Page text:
But stumbling across the item on a visit ten years ago, in a glass cabinet case in a musty second-floor room, was an unforgettable thrill.
The convener of the Society of William Wallace, Duncan Mackenzie, seemed to be going through similar emotions yesterday, in the presence of a letter that in all liklihood the medieval Scottish hero was carrying on his capture. The little scrap of paper, he declared, “carried all the hopes and dreams of the people of Scotland to retain their freedom”.
It’s a little hard to explain exactly what the letter is. With just three lines of Latin, and no sign of a seal, it has three ancient creases where it might have been folded into a wallet. In it Philip, King of France, tells his representatives in Rome to ask the papal authorities to “consider with favour” a visit from William le Walois of Scotland.
It was rediscovered in the 1830s among miscellaneous royal letters in the Tower of London, and is in the National Archives in London. Drafted in 1300, it appears likely that it is the “laissez-passe” from the French king, listed in a 1323 inventory of items in Wallace’s possession at the time of his capture.
After a six-year campaign for its return to Scotland, Mackenzie declared himself humbled to be among the few people to have laid eyes on it since it was taken from Wallace in 1305.
The “letter of recommendation” goes briefly on show in the Scottish Parliament this summer, along with the letter that Wallace dispatched to Lubeck, Germany, promising their merchants free access to liberated Scottish ports. Wallace may have had the king’s letter for a European trip to plead the cause of John Balliol, the former Scottish king in the Vatican’s custody.
Critically, the fragile slip so closely associated with a “Scottish hero”, in the words of culture minister Fiona Hyslop, will return to public view in 2014, the favoured year of a certain referendum, as part of a long-term loan from Britain’s, not Scotland’s, National Archives.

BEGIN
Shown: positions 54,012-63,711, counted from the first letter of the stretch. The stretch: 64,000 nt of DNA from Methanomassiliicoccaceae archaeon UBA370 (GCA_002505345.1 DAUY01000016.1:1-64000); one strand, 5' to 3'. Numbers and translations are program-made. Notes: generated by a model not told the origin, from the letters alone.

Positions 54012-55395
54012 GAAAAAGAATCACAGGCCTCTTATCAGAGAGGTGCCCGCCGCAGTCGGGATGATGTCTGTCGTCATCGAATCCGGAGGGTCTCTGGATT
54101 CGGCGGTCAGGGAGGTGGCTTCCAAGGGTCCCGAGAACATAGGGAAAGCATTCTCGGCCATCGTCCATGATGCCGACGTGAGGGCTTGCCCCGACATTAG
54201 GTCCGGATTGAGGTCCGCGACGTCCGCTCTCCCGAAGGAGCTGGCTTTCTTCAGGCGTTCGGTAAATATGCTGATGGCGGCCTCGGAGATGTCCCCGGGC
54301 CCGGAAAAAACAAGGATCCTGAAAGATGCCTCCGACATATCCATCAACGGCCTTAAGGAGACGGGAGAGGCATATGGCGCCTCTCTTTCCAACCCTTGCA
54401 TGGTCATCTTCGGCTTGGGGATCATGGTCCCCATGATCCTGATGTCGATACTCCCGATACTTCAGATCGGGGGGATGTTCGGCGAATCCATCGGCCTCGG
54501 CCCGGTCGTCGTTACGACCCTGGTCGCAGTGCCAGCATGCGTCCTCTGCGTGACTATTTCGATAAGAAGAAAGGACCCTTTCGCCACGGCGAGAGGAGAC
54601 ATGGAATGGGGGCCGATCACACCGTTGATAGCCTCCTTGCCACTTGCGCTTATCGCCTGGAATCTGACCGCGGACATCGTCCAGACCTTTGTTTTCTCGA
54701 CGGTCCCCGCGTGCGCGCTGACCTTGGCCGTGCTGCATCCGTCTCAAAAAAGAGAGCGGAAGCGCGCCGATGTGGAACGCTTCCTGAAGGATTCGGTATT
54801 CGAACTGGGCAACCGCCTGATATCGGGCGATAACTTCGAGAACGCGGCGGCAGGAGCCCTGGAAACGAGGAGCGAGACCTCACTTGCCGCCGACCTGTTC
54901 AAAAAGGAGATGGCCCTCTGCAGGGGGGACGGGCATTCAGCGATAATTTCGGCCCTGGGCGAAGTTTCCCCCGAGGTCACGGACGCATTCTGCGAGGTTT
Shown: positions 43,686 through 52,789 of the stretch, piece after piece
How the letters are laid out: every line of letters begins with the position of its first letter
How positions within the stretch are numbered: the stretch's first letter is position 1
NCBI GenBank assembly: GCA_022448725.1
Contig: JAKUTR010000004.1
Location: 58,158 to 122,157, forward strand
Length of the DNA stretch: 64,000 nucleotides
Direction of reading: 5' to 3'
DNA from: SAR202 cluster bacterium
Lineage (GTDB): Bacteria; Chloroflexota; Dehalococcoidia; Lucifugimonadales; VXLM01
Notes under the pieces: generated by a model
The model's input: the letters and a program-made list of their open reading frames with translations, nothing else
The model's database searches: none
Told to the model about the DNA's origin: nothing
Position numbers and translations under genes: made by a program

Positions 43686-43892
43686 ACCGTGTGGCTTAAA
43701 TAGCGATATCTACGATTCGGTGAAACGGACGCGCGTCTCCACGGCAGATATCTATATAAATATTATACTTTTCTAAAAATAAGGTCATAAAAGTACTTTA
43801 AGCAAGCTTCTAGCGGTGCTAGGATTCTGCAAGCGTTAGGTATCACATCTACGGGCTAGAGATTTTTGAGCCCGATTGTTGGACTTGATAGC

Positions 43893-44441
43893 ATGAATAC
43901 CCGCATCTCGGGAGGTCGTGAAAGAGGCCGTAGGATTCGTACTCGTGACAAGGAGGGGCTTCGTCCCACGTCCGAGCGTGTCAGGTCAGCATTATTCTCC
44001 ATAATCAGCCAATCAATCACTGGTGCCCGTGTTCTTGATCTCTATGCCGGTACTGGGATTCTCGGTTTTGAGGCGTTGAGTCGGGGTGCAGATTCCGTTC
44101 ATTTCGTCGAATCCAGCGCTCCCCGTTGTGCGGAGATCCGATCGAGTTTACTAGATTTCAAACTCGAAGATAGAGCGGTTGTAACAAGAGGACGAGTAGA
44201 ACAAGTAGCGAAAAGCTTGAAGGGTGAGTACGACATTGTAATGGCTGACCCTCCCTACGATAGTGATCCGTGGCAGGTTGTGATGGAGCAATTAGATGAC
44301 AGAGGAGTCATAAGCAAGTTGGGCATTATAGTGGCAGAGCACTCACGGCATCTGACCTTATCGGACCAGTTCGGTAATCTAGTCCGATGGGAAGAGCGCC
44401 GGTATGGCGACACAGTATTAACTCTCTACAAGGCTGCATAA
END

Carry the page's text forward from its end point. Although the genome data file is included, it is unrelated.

It’s usually in places ridden with violent ethnic or particularly religious strife that one reads, in awe, about treasured ancient sites or artefacts that trigger riots or worse. You couldn’t but hear the historical echoes, in the announcement at the National Records of Scotland, of the letter’s “return”.
Hyslop called recent new research on the Wallace letter, in which a panel concluded that its style and wording matched the presumed dates precisely, as a “thorough intellectual exercise”. One question may be: if it comes to carving up North Sea oil, cultural artefacts will also need divvying up. The Wallace letter would be top of the Scottish wish list – hopefully not at drawn swords.
My own particular reading of the largely London-based commentators on the likely referendum date is that they are overplaying the connection to the 700th anniversary of Bannockburn. Any sensible nationalist surely reckons that the bigger uplift to Scottish spirits, which they will hope is reflected at the ballot box, will come from the Commonwealth Games and the Ryder Cup. The Braveheart effect will take second place to a good medal haul.
There’s surely more feelgood factor in sporting pride – and more primitive emotion, perhaps – than pilgrimages to a battle site outside Stirling so ancient, and now so overbuilt, that no-one is quite sure whether they’ve actually got the right spot.
The letter is part of the period that led to Bannockburn in 1314. But Hyslop, questioned on whether the Nationalists are “fettishising” medieval history, defly opted to link it to a historic reaching out to the wider world, particularly Europe, as well as Scotland’s own heritage.
There are hopes that the Wallace connections will help to rally more visitors, from the US in particular, to the second Year of Homecoming, also scheduled for 2014. The geneologically conscious Americans go nuts for Old World patriotism, as they have in Ireland’s case. Some American friends of Scotland, it is said, will shift their holidays just to see it with their own eyes.